learn-auto-api/api/burner.py
from pulumi import AssetArchive, Config, export, FileArchive, ResourceOptions
from pulumi_aws import iam, lambda_


def pulumi_program():
    config = Config()
    request = config.require('request')
    if request == 'timezone':
        # Spin up a serverless function infra with the time function in the requested zone with the right permissions
        lambda_role = iam.Role(
            "role-2",
            assume_role_policy="""{
        "Version": "2012-10-17",
        "Statement": [
            {
                "Action": "sts:AssumeRole",
                "Principal": {
                    "Service": "lambda.amazonaws.com"
                },
                "Effect": "Allow",
                "Sid": ""
            }
        ]
    }"""
        )

        lambda_policy = iam.RolePolicyAttachment(
            "role-policy",
            role=lambda_role.id,
            policy_arn=iam.ManagedPolicy.AWS_LAMBDA_BASIC_EXECUTION_ROLE
        )

        time_fn = lambda_.Function(
            "timezone-finder",
            runtime='python3.9',
            role=lambda_role.arn,
            handler="time_me.timezone",
            code=AssetArchive({
                ".": FileArchive("./time")
            }),
            opts=ResourceOptions(depends_on=lambda_role)
        )
        invoke_me = lambda_.Invocation(
            "test-invoke",
            function_name=time_fn.name,
            input="""{"request": "timezone"}"""
        )
        export(f'{request}', invoke_me.result)
    elif request == 'location':
        # Spin up a serverless function infra with the location function in the requested region with the right permissions
        lambda_role = iam.Role(
            "role-2",
            assume_role_policy="""{
        "Version": "2012-10-17",
        "Statement": [
            {
                "Action": "sts:AssumeRole",
                "Principal": {
                    "Service": "lambda.amazonaws.com"
                },
                "Effect": "Allow",
                "Sid": ""
            }
        ]
    }"""
        )

        lambda_policy = iam.RolePolicyAttachment(
            "role-policy",
            role=lambda_role.id,
            policy_arn=iam.ManagedPolicy.AWS_LAMBDA_BASIC_EXECUTION_ROLE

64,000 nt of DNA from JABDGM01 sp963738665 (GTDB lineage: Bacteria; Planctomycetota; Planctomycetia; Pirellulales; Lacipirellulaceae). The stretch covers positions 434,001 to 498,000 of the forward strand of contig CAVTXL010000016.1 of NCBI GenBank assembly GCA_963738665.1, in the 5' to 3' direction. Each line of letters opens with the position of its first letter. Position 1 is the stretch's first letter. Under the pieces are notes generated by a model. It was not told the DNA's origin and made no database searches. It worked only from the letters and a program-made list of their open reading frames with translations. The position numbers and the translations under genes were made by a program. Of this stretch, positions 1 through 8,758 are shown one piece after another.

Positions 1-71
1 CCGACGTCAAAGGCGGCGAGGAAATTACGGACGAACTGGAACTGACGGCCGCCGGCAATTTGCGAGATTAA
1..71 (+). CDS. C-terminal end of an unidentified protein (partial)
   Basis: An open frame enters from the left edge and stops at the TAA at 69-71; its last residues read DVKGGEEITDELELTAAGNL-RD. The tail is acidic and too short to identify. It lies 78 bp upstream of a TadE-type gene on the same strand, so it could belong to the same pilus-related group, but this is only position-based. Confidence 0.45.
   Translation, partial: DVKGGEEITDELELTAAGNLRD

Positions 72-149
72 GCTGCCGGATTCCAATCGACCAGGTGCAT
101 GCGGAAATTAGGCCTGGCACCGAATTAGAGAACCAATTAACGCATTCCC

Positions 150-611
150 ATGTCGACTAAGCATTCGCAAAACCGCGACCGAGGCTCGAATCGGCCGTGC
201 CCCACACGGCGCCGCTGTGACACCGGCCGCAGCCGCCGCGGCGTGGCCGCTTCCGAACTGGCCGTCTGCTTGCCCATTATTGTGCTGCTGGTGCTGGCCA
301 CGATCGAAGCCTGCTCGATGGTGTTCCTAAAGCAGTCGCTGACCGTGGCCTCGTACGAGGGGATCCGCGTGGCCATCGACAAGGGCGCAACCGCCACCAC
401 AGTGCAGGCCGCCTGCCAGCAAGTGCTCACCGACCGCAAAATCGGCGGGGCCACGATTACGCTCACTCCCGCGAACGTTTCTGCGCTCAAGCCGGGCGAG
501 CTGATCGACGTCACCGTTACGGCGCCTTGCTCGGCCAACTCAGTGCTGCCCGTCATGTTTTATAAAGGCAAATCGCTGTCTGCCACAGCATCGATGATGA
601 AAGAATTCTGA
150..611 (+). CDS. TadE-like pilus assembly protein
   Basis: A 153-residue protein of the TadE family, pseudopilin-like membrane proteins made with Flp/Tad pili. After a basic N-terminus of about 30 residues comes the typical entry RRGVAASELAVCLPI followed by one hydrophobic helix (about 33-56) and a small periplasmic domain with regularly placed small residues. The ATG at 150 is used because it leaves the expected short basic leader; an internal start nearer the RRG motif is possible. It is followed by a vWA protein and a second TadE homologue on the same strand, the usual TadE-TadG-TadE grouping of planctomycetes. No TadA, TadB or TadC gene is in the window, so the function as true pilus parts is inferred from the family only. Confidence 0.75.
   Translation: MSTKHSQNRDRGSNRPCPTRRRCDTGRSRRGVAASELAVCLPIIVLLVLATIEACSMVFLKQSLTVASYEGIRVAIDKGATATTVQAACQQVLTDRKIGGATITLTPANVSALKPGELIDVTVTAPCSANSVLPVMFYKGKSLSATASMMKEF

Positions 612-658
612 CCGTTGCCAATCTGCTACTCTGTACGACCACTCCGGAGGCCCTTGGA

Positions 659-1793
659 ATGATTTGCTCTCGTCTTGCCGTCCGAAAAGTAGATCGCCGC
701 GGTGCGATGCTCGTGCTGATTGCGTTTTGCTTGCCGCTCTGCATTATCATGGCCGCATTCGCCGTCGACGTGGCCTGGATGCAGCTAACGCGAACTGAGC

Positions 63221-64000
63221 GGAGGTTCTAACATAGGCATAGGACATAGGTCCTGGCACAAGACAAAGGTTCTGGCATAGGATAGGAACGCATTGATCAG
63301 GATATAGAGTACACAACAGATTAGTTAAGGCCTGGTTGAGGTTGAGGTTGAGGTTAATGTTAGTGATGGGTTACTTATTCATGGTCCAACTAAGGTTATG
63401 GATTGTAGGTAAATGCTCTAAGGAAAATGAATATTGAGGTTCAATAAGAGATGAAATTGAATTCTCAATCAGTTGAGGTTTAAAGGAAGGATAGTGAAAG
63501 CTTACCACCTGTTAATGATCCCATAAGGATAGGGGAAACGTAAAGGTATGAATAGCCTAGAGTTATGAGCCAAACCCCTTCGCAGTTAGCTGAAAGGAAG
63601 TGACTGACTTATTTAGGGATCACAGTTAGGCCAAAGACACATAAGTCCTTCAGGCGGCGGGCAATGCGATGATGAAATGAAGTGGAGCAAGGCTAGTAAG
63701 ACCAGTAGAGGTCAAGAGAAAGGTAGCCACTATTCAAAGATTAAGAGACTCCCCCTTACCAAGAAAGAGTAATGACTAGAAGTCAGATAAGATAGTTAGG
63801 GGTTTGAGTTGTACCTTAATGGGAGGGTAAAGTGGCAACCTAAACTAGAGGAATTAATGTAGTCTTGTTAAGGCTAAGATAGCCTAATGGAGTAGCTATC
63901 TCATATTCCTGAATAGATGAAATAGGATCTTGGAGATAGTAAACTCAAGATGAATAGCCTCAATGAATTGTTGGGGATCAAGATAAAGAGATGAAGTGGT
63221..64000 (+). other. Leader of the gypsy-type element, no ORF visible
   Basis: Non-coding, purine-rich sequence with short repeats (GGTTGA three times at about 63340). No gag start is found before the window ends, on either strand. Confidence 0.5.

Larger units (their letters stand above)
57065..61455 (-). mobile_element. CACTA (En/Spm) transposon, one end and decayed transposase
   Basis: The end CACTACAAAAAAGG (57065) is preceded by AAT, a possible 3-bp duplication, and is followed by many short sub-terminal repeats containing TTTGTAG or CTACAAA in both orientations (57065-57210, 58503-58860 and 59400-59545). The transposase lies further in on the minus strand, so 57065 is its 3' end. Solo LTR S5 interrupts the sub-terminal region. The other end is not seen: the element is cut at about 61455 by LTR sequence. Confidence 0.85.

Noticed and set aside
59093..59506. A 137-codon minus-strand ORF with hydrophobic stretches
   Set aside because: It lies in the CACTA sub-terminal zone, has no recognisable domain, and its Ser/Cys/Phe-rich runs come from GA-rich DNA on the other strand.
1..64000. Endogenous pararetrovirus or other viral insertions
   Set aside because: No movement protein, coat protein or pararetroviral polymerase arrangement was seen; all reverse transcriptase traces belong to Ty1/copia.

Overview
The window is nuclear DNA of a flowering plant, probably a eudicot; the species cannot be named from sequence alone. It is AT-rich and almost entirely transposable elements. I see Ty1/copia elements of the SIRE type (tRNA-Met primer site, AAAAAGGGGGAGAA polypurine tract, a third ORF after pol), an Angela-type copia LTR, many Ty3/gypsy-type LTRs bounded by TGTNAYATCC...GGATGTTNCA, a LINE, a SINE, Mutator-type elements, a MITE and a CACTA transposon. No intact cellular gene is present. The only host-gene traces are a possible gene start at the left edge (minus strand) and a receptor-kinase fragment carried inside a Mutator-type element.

)

        location_fn = lambda_.Function(
            "location-finder",
            runtime='python3.9',
            role=lambda_role.arn,
            handler="time_me.location",
            code=AssetArchive({
                ".": FileArchive("./time")
            }),
            opts=ResourceOptions(depends_on=lambda_role)
        )
        invoke_me = lambda_.Invocation(
            "test-invoke",
            function_name=location_fn.name,
            input="""{"request": "location"}"""
        )
        export(f'{request}', invoke_me.result)
    else:
        print("Please send me something real")

With the Automation API, we can invoke programs that are passed inline (meaning all of the actual code that’s being run is part of the automation we’ll define later) or passed via a local program. “Local” in this case is local to the system running the Automation API itself, not necessarily local to your machine. Local programs are probably the most commonly used. However, inline programs are great for running tests or other smaller, atomized actions. Here, we’re setting up a local program with the pulumi_program function, which makes the entire local program callable by the API. The function itself should be a usable, runnable Pulumi program as demonstrated here. The program itself is setting up an AWS Lambda function with the requisite roles and policies and an invocation. The exports will get fed up to our API program.

In the index.js index.ts __main__.py main.go MyStack.cs Program.fs MyStack.vb App.java Pulumi.yaml in the api directory, replace all of the contents with the following code:

learn-auto-api/api/requirements.txt
import burner

burner.pulumi_program()

By setting things up this way, we call the right program from the API later, and we ensure we can call the program directly if we need to debug later.

In the requirements.txt file in the api directory, we need to add the requirements for our Lambda function. Update that file as follows:

learn-auto-api/api/requirements.txt
falcon
pulumi
pulumi-aws

Here’s the file structure so far:

learn-auto-api/
    api/
        time/
            time_me.py
        venv/
            ...
        .gitignore
        __main__.py
        burner.py
        Pulumi.yaml
        requirements.txt
    infra/
        venv/
            ...
        .gitignore
        __main__.py
        Pulumi.yaml
        requirements.txt


Now that we have our project initialized, let’s add some Automation API code!